On a warm March evening in a medium-security prison in the south of England, two inmates were calmly chatting to a third man, who was rumoured to be a police informant. They walked with him to a cell, maintaining an air of civility until the door was firmly shut, then pulled out sharpened pieces of metal and stabbed him all over his body. The victim fell to the floor in a pool of blood and the two assailants quietly slipped away onto the landing to dispose of their weapons.
Incidents like this are becoming increasingly commonplace in Britain's prisons, partly due to a dramatic rise in gang activity. A recent report by the Independent Monitoring Boards prison watchdog found that assaults committed by inmates are doubling in many jails; in fact, the number has increased by 11 percent within the last year, and now stands at a record high.
So what's going on?
The stabbing of the suspected police informant was committed by members of Death Before Dishonour (DBD), a prison gang that formed at HMP Wakefield in the close supervision centre (CSC), a special unit reserved for inmates who are considered too much of a risk to staff and other prisoners to be allowed in the general population.
Predominantly white and involved in an ongoing feud with Muslim inmates, DBD is responsible for a stream of violent and disruptive incidents in the segregated prison areas of the institutions they operate in.
Yusuf, an inmate who was victimised by DBD members while in a CSC, tells me that almost every white prisoner who spent time in the unit ended up joining the gang. He claims to have been subjected to constant threats and intimidation, and believes that this was part of an organised attempt to get him transferred to another location so that he could be replaced by another gang member.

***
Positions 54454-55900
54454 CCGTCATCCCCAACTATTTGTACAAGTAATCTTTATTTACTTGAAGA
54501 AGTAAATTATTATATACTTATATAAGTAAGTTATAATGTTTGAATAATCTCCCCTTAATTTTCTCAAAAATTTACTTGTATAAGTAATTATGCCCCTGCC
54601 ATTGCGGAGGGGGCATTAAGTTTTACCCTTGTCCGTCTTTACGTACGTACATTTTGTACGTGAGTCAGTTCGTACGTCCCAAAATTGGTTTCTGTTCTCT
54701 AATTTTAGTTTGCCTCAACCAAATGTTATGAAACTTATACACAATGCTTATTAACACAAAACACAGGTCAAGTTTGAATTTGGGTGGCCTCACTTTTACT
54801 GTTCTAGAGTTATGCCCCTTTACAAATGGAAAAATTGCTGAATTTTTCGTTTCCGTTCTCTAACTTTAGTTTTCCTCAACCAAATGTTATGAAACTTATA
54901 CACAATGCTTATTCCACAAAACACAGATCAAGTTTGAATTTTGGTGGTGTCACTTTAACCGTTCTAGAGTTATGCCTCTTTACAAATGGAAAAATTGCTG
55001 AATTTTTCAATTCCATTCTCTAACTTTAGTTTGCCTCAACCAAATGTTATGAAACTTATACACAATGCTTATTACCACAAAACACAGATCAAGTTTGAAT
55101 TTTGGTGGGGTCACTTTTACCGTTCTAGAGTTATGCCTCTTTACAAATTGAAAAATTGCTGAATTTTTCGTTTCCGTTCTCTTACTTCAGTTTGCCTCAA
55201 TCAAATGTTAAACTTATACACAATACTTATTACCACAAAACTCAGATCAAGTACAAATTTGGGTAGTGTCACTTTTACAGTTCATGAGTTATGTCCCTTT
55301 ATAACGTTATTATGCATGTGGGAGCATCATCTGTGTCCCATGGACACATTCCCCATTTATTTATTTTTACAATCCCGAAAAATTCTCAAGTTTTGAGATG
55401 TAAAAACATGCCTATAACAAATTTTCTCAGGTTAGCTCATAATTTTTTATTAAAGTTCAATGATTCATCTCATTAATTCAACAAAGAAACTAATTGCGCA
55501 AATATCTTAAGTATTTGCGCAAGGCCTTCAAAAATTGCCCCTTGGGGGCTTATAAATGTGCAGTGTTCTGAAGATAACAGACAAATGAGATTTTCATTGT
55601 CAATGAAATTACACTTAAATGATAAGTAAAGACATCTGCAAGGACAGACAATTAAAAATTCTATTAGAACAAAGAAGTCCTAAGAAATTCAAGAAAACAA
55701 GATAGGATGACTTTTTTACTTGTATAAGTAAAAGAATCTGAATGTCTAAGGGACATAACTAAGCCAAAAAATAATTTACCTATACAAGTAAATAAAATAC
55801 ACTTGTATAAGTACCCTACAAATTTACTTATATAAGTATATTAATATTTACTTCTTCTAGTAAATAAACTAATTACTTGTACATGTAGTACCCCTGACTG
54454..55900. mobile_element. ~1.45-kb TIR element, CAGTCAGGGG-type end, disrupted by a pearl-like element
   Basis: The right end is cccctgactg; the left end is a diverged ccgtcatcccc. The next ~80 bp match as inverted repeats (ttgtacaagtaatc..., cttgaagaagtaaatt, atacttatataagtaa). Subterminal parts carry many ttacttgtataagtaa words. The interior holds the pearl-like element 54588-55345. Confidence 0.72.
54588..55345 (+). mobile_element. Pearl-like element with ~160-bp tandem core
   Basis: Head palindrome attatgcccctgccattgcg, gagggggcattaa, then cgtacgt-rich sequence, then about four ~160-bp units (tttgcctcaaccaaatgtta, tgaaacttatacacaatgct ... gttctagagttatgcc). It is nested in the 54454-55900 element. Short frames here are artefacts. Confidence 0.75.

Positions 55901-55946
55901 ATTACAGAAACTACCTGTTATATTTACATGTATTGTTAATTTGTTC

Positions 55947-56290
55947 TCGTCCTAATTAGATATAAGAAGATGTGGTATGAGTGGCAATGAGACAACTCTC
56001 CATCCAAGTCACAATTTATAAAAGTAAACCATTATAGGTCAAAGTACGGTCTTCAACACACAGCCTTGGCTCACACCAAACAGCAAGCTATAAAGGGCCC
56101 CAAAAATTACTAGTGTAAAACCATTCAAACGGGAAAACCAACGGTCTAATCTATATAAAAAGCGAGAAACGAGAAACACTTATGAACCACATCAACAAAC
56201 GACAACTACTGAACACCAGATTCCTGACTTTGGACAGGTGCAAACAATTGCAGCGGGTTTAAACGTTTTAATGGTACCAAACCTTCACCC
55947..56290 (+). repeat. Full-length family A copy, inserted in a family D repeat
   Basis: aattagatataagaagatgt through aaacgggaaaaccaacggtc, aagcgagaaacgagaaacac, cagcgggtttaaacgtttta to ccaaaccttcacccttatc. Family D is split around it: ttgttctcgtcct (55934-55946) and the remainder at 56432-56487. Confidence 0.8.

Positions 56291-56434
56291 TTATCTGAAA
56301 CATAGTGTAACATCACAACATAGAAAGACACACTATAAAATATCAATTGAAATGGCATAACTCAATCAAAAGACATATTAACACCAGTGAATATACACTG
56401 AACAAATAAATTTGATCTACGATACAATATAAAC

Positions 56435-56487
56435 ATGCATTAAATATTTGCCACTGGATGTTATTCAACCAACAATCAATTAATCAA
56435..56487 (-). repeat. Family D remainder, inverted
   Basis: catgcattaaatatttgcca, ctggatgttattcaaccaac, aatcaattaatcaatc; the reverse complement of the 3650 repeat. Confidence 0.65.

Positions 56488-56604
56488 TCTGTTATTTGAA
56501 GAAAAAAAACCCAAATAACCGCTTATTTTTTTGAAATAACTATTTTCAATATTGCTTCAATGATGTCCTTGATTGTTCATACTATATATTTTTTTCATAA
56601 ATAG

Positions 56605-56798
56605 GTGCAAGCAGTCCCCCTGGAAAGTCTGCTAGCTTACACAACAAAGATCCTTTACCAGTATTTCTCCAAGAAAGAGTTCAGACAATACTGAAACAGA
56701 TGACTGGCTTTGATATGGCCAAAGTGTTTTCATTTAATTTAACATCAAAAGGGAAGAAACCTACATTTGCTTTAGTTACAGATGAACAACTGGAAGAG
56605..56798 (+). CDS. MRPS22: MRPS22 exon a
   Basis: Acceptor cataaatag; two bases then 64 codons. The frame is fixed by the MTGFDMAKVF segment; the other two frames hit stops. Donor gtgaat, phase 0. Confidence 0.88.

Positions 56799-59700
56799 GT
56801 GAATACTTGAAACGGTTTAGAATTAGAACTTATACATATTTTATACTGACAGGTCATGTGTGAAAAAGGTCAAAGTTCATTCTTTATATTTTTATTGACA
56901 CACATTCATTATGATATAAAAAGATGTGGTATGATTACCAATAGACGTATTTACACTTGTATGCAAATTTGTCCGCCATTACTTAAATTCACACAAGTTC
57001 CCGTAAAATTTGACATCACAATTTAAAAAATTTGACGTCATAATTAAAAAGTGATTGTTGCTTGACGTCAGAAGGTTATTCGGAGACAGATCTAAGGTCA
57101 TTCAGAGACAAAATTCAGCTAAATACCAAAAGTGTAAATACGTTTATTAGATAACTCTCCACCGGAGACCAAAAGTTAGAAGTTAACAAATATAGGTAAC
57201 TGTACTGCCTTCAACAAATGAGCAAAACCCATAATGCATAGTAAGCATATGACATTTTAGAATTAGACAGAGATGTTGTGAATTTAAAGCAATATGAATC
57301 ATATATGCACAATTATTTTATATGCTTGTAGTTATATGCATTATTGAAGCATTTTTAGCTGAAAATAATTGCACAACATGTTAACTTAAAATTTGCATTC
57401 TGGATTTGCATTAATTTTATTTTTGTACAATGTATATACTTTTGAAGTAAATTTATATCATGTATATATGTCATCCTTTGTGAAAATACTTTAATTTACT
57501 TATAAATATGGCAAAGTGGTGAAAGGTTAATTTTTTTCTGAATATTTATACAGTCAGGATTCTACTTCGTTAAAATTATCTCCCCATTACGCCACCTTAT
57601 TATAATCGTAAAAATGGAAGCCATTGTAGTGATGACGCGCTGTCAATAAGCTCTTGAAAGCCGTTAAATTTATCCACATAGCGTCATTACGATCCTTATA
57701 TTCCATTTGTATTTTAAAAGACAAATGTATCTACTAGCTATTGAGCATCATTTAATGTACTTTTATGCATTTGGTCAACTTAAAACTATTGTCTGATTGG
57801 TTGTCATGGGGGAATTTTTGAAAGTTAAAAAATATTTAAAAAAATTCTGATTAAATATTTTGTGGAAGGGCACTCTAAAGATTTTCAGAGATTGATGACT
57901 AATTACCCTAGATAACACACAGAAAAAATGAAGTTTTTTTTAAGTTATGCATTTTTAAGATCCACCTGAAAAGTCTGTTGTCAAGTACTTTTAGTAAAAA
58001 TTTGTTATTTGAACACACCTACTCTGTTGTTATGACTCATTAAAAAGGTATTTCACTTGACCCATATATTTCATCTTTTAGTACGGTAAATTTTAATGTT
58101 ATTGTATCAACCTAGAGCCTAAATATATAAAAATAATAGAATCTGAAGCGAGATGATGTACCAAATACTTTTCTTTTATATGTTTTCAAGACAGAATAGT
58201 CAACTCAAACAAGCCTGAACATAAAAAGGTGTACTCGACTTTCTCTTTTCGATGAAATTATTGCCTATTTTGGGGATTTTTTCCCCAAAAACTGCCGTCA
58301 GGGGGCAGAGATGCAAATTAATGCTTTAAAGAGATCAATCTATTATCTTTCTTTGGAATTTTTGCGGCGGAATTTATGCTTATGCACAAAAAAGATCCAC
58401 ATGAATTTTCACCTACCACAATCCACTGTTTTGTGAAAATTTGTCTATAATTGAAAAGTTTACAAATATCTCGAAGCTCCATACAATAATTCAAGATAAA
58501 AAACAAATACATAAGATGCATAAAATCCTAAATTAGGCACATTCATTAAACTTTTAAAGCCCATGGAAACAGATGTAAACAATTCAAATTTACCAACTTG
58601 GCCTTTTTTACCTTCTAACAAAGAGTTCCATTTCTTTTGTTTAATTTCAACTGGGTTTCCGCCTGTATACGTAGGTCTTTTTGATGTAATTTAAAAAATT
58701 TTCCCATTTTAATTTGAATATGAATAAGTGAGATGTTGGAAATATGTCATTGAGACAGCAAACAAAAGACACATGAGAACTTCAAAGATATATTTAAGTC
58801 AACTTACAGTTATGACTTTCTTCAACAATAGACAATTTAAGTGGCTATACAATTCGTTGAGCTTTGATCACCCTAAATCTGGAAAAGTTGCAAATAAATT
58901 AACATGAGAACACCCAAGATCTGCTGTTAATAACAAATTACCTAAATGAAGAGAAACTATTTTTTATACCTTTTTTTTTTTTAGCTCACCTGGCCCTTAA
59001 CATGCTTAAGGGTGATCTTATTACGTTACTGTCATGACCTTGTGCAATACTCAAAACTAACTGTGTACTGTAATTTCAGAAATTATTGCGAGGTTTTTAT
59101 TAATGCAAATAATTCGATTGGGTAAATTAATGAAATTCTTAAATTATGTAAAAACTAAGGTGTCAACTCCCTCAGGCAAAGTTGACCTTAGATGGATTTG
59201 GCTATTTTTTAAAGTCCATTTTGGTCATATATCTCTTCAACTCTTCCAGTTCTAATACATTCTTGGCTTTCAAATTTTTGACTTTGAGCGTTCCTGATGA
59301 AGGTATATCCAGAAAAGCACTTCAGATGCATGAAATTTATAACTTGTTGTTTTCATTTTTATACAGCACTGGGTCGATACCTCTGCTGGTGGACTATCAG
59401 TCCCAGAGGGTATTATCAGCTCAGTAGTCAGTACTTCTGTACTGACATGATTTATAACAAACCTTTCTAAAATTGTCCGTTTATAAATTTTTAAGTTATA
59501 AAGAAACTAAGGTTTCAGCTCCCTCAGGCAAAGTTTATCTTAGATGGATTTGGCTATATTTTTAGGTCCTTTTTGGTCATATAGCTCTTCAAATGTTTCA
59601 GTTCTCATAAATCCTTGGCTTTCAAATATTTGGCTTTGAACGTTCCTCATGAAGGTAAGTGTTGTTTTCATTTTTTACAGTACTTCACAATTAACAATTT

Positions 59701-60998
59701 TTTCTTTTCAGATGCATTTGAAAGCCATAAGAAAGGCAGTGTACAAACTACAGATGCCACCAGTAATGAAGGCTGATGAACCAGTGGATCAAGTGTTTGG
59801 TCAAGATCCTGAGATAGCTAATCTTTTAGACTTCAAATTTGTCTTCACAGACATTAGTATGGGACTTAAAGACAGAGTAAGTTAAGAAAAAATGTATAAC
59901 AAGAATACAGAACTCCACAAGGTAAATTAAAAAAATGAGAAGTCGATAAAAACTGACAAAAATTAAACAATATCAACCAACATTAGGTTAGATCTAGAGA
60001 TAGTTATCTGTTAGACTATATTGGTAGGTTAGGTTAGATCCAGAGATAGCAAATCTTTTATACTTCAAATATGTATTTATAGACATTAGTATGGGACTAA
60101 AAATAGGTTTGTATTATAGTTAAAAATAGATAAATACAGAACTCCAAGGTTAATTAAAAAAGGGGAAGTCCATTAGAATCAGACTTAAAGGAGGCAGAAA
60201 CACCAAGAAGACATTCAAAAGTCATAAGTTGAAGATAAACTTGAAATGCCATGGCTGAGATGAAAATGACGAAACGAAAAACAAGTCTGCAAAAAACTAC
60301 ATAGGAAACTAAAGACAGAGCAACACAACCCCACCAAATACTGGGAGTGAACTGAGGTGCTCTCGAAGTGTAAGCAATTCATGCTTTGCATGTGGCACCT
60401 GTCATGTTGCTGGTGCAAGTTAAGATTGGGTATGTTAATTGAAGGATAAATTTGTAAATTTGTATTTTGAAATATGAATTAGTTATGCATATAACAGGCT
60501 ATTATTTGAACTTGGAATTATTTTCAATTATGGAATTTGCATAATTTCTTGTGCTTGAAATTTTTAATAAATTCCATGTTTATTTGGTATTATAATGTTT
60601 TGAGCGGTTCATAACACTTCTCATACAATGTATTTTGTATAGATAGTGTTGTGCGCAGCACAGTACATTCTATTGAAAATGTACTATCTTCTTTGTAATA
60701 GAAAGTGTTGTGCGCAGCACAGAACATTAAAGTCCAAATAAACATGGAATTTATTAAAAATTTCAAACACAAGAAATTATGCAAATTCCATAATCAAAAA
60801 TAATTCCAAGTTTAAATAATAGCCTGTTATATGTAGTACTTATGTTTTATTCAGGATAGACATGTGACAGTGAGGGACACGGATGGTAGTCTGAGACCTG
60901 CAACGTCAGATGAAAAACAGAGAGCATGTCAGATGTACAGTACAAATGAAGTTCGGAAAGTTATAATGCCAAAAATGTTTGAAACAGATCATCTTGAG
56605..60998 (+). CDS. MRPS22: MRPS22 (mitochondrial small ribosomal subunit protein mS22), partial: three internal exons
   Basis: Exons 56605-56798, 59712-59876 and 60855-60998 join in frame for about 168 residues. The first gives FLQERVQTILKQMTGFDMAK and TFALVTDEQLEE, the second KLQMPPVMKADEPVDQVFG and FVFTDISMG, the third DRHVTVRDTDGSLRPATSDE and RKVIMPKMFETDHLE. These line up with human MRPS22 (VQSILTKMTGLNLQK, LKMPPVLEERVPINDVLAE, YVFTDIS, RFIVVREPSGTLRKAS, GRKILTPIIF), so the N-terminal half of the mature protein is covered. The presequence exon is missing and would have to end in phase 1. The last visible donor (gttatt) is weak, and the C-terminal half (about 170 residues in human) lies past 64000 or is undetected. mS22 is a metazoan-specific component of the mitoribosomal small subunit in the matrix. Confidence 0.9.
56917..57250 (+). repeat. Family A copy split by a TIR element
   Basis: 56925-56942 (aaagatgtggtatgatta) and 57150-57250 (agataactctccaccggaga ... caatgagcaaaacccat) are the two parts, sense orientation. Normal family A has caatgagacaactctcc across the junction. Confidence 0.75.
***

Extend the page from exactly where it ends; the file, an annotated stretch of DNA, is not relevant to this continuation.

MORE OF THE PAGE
"Their strategy was to cause so much chaos and do so many disruptive things that pressure would be placed on the guards to get the non-gang-members on the unit moved elsewhere," he says.
Yusuf also claims that DBD has an "attack-on-sight" policy towards Muslims in lower-security prisons, aimed at getting members in these institutions transferred to the Category-A prisons where their fellow gang members are housed. He also mentions another gang aligned with the DBD, the "Piranhas", which started life in prisons in Liverpool and Manchester and has since spread throughout the country.
According to Yusuf, the Piranhas are equally intent on terrorising Islamic inmates, but don't limit themselves to acts committed within the prison system. He claims its members have previously paid teenagers on the outside to set fire to the houses of the relatives of prisoners who convert to Islam while in jail, but this was impossible to corroborate.
Although racial tension is nothing new in British jails, organised, ethnically-defined gangs with distinct names and identities are. Given that the UK lacks the long history of race-based prison gangs seen in the US, why are these groups now beginning to emerge in our jails?